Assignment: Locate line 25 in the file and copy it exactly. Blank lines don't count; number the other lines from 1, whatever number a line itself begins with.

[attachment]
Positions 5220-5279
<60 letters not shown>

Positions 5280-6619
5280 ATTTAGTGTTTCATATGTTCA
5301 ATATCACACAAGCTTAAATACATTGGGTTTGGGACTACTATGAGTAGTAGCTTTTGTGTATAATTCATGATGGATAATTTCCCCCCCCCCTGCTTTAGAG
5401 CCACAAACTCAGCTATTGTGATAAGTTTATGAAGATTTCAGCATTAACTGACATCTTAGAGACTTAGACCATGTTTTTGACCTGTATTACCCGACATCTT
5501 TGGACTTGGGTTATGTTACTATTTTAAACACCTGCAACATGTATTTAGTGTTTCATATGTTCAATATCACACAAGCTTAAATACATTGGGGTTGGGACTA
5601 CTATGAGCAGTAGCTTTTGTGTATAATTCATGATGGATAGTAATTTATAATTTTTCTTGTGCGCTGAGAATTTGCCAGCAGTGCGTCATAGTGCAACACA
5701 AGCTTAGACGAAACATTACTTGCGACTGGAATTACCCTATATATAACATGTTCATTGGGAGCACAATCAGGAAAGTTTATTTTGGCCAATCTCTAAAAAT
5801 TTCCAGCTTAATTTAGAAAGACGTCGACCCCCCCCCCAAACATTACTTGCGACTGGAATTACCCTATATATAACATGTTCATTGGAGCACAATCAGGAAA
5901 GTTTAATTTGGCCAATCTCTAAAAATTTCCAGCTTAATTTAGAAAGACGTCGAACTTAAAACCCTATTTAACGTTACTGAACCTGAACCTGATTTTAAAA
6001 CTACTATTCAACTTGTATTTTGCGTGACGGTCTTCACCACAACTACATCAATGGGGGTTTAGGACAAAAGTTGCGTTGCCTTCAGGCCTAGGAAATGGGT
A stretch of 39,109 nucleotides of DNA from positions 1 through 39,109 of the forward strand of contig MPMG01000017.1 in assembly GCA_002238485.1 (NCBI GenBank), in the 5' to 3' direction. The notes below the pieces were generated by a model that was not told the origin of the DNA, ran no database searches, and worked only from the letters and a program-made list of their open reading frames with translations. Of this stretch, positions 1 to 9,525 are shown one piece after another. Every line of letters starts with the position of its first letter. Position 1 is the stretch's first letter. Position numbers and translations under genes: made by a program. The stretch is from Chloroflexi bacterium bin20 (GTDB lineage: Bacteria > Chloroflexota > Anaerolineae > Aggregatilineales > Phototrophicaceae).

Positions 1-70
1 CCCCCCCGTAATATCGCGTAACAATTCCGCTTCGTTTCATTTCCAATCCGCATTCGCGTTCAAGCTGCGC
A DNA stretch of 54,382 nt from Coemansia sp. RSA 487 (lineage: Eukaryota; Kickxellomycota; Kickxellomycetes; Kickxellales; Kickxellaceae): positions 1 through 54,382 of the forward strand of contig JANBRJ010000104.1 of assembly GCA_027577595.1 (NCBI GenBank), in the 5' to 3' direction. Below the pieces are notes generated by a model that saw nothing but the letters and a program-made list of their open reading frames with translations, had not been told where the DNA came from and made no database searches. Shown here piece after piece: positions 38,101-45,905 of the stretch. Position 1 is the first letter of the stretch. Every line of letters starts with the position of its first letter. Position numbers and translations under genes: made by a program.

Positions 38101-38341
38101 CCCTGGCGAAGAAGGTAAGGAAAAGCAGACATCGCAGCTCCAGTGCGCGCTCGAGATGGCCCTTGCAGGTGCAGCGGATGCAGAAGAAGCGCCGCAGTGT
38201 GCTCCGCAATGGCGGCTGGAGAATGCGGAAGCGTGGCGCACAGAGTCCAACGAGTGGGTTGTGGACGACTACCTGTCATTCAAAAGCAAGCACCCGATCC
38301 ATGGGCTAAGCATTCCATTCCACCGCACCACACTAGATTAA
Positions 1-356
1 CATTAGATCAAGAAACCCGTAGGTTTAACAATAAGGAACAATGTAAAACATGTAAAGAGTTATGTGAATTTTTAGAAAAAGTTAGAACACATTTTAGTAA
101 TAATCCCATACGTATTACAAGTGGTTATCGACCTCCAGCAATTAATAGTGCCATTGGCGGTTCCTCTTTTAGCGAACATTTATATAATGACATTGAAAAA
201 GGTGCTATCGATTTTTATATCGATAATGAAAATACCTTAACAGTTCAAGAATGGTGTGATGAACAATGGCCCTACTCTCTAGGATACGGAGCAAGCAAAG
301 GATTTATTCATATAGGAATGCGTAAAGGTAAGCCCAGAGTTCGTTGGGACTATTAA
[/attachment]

301 GATTTATTCATATAGGAATGCGTAAAGGTAAGCCCAGAGTTCGTTGGGACTATTAA